But I knew them differently. In fact, I can say that I knew them intimately. They were good boys. I remember them this way. I remember them as kids and back when kids used to wear their cub scouts uniform to school. I remember them in braces or when they lost a tooth in class.

I knew them before the trouble started. I knew them before they were older and the habits started. I knew them before the deaths and I knew them before the violence. I knew them before the bullets hit their flesh and I knew them when they underwent unthinkable backgrounds in abusive homes. I know about the times a friend of mine rolled in his bed and there was a needle there. The needle wasn’t his. I remember trying to consider a way to get him out of the house and maybe in mine. No one knew about this but me.

Very few knew about the depths of my secrets but some did. Some were there when it all went down. Some watched me almost die and some were still around to see me come back to life.

On a few occasions, I have been allowed to act as their voice and tell their stories. I tell this in anonymous ways of course, which is a right that has been passed to me by either them or their family members. I have been given this right to show their life in a different light.

I was allowed to read a bedtime story to a nine year-old girl who was and still is nothing short of beautiful. I told her little bedtime stories to help her sleep. This way she could get visits from Daddy because Daddy was never going to come home again.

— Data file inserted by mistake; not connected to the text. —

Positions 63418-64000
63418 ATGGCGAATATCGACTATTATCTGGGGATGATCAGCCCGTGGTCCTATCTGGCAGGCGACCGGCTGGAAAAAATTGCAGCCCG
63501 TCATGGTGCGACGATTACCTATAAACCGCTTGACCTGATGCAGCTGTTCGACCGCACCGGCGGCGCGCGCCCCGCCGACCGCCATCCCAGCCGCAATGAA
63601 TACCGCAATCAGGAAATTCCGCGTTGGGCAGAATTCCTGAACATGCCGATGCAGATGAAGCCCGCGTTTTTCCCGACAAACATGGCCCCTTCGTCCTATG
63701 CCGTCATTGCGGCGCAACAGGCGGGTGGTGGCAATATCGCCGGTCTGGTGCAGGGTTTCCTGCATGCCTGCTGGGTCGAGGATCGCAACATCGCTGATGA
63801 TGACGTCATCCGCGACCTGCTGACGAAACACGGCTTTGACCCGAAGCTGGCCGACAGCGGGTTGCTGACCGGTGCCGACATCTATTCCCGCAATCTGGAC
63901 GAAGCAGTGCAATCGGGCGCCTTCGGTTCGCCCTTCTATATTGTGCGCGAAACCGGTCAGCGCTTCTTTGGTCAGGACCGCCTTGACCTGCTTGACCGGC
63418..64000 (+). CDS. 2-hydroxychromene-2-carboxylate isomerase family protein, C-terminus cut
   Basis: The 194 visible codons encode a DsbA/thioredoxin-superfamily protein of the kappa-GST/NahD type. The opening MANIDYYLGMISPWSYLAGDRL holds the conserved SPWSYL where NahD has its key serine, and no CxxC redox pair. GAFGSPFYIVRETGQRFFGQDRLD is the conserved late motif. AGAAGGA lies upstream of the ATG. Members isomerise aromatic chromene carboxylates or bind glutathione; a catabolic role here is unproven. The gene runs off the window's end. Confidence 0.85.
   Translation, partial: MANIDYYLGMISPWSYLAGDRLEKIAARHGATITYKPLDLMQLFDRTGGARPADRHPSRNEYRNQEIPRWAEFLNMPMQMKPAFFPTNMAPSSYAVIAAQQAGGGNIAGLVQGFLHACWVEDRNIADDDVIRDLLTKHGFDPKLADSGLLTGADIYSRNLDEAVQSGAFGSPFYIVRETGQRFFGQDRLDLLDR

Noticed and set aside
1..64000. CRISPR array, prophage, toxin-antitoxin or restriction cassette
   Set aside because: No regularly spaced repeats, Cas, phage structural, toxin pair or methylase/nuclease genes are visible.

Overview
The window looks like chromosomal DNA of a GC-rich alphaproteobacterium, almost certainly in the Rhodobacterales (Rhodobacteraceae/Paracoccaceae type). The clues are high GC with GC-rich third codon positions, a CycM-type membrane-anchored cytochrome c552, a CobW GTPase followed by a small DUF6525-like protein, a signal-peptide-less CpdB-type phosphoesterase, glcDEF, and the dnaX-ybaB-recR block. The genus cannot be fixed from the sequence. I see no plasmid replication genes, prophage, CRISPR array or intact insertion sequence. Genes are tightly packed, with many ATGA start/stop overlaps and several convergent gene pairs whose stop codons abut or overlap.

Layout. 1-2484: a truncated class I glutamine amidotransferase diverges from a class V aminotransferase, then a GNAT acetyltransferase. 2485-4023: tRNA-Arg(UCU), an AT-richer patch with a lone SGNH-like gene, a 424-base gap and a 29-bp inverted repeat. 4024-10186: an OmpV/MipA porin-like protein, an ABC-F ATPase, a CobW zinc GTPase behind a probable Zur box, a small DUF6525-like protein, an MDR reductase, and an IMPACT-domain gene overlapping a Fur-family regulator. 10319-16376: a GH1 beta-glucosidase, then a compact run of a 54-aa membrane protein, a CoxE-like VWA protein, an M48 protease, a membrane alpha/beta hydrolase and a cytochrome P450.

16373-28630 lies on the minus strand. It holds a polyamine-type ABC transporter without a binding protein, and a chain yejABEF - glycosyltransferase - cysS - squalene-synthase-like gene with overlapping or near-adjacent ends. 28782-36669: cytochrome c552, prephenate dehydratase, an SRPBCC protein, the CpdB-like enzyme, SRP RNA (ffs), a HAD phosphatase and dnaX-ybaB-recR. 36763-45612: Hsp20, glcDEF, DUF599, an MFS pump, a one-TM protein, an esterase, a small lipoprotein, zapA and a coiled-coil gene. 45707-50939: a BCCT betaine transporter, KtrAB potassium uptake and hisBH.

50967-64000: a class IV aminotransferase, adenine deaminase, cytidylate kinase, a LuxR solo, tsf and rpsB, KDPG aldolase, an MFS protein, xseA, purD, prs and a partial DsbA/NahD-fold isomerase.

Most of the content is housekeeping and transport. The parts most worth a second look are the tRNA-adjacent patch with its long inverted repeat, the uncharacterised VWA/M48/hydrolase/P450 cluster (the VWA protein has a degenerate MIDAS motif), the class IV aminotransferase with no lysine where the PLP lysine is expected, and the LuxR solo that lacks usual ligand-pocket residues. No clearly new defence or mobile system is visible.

Daddy passed away after an overdose on Christmas Eve.

I heard someone say they weren’t surprised. I heard them say this the same as they weren’t surprised with others on the list of friends that passed this way. They used the word “Junkies,” to which I was angry at first. Then I realized that no, this is not true. They weren’t junkies. They were my friends. They had something going on, yes, I admit this. But I knew them. I know where they came from. I knew what was behind their eyes and what they saw. I know what they felt and I know about their demons. I knew this because they told me so, and as a friend, I stood by; never judged, never shamed, I just stood by incase they needed anything from me.

The people I’m telling you about were influential to me because I knew them. I knew them, way back when. And I love them dearly. Although they may not tell you, I know about their tragedies and their losses. I know about their little kid brothers that died way too soon because of a haunting lifestyle that is equally deadly as it is tempting.

I was always sorry I couldn’t do more for them

These are the friends from my youth and my young adult life. These are the friends that I spent long hours with, listening to them talk about the world they live in, and submitting to their sad unfortunate truths and hurling themselves in long harangues or desperate speeches about the life they never had. I listened as they told me about the dreams they always wished they could have achieved, but yet, they never tried.

There are people that I visited in facilities and sadly, there are people I visited in jails. And for the record, I do not recall this as sadly because of their mistakes. No, moreover, I recall this as sad because sadly, I admit this was the last time I saw them alive.